Real Leaders

How to Speak to Your Kids When Politics Gets Violent

2021 kicked off with a lot of promise for change. But Instead, there has been a devastating roller coaster of emotions as we watched violence at our Capitol and the President’s impeachment vote. Recent events in the news have captivated us, keeping us monitoring our devices almost constantly. This has been difficult for many adults to comprehend and even more troubling to explain to children.

The current news cycle is a continually varying schedule, and you never know when the new burst of emotionally-charged information will come. As B.F. Skinner theorized in introductory psychology this intermittent varying schedule creates the dopamine bursts in our brain, which creates the most intense change in our behavior, constantly checking our phone/news with emotional reactions.  

This whole Trump-Biden transition news cycle has us neurochemically swinging from up to down and left to right. And our children are watching our reactions. I have two daughters who are 8 and 10 years old. When they saw me shocked and angry, I did not dismiss my feelings. Instead, I said:

 “Yes, I am upset right now! Emotions can be like a storm, but I am the anchor on the bottom of the sea. Emotions go up and down, but they will pass. You don’t need to worry about me, as I am an adult that can understand that some people can make bad choices. I believe in this country and its power to heal.”  

My oldest daughter asked why our own President would tell people to do bad things when she learned about the storming of the Capitol. It’s vital for me to tell her how violence is never the answer and that a democracy depends on voters and their decisions. I like to put it into perspectives that children can understand—for example, learning how to accept defeat. This can be compared to things that happen in school, losing in sports, or getting a bad grade. It’s about learning to make the best out of losing. Bottom line: Peaceful transitions of power are necessary to democracies, and the people who stormed the Capitol were wrong.

It’s important we model good behavior for our children and not become consumed with the news. I always recommend teaching different lessons, depending on the comprehension and emotional maturity of the child.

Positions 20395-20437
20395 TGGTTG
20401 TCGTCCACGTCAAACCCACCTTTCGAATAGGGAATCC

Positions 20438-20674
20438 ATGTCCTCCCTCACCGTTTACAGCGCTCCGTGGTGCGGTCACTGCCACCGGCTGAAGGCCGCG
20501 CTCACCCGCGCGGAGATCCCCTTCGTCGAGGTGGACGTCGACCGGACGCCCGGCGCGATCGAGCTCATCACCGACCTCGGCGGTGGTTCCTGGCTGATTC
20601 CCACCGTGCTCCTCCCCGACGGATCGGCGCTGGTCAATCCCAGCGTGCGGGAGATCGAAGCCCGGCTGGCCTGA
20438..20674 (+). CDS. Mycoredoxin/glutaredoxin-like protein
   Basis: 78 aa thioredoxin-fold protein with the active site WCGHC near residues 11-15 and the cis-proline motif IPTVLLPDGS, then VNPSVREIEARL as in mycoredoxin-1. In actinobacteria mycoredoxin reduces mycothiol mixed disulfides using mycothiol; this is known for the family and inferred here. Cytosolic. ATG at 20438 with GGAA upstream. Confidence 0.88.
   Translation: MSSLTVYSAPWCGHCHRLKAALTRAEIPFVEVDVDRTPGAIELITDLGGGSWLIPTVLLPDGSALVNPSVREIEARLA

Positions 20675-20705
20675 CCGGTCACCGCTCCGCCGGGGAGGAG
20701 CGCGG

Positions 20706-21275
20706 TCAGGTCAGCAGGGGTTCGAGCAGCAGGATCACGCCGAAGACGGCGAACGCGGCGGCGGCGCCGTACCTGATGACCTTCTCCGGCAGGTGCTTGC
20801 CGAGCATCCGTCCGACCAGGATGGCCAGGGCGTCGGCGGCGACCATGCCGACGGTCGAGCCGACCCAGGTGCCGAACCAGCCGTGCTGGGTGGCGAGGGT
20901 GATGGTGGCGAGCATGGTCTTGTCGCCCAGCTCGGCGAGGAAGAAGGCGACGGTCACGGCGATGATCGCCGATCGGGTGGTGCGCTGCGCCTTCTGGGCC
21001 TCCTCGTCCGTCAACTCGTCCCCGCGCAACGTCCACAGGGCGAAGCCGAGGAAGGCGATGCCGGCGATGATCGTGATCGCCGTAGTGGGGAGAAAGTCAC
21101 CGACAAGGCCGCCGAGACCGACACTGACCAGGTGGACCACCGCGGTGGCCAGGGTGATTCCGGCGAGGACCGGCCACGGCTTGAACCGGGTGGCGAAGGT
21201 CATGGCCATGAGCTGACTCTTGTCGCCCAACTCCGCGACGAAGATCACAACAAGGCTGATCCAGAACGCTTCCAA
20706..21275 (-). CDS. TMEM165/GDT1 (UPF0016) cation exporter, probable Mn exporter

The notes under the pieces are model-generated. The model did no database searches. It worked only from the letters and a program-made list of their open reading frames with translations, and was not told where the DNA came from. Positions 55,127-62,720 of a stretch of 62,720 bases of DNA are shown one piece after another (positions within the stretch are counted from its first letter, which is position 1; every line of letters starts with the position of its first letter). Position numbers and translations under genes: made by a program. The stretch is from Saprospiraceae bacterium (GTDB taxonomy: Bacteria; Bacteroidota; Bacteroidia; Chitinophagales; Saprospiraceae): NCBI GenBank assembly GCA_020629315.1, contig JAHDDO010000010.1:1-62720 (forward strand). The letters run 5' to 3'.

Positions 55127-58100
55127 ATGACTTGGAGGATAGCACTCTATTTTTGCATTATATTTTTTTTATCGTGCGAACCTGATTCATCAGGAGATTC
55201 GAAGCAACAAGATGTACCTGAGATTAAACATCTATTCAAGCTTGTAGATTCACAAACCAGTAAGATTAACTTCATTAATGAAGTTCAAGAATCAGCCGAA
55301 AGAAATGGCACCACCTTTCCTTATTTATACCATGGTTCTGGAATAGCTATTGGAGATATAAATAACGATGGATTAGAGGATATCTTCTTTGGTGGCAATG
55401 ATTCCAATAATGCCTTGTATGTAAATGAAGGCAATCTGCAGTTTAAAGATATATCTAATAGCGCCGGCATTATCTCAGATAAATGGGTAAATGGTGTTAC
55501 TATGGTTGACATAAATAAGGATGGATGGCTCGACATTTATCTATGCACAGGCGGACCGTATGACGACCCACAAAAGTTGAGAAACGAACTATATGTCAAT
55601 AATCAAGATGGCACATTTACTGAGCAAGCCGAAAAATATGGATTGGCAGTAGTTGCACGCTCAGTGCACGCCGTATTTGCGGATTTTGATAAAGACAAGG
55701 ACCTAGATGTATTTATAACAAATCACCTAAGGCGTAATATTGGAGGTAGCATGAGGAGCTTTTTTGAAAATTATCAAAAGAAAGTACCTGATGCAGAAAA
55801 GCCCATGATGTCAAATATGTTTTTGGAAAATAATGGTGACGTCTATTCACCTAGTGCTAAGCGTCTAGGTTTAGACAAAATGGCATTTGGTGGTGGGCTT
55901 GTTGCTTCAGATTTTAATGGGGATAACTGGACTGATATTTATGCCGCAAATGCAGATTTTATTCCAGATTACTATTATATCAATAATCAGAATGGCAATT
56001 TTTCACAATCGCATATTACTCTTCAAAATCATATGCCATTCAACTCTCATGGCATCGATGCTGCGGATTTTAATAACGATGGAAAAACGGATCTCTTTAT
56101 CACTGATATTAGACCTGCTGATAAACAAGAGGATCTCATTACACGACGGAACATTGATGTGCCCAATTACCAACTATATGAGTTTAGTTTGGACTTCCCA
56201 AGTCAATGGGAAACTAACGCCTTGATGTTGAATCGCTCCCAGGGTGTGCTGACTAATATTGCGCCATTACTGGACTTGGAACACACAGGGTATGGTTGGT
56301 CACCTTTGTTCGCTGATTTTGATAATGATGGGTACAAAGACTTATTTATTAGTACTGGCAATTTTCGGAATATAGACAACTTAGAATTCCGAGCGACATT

So, what are ways parents can help children process political events?

●     Disconnecting and using this time to educate will be beneficial. Explain our legal system. The rioters involved in the violence displayed at the Capitol have consequences and will be held accountable in the eyes of the law. Their actions went against the law and put other people in danger, and law enforcement was called to put their lives on the line to protect them. Parents can show how using violence is not the answer, goes against your family values, and is less effective than communication. 

●     Starting at a young age, you can explain the importance of communication skills. Approaching uncomfortable situations or topics can be difficult, but it helps to do so in a calm manner. Showing an example using “I think” and “I feel” statements and avoiding the use of “you,” which can direct blame. This will help children see how critical thinking can diffuse a heated discussion and be more effective than resorting to violence when there is a difference of opinions.

●     Living in a democracy means that we vote in elected officials based on our values and candidates that represent our desired goals for our country. This system has two parties, which means that sometimes a candidate we do not vote for is elected. It is still important to respect the system and try to focus on the positive. We live in a country with a democracy, which means that there are systems in place to protect the people’s choices. This also means that there should be a peaceful transition of power when a new candidate is officially elected. 

Children learn by watching their parents, so it is pivotal that we lead by example and model positive behaviors and values. We have the opportunity to educate youth that violence does not solve problems. Always spin things to the positive with children- this is the key to a happy life. There is a lot of hope for the new administration. This year will include the first female Vice President of the United States. What an incredible role model for my girls. My children learned a hard lesson about when leaders fail us. We often learn the most poignant lessons from defeat and mistakes, and for my children and our country, this is no exception.   

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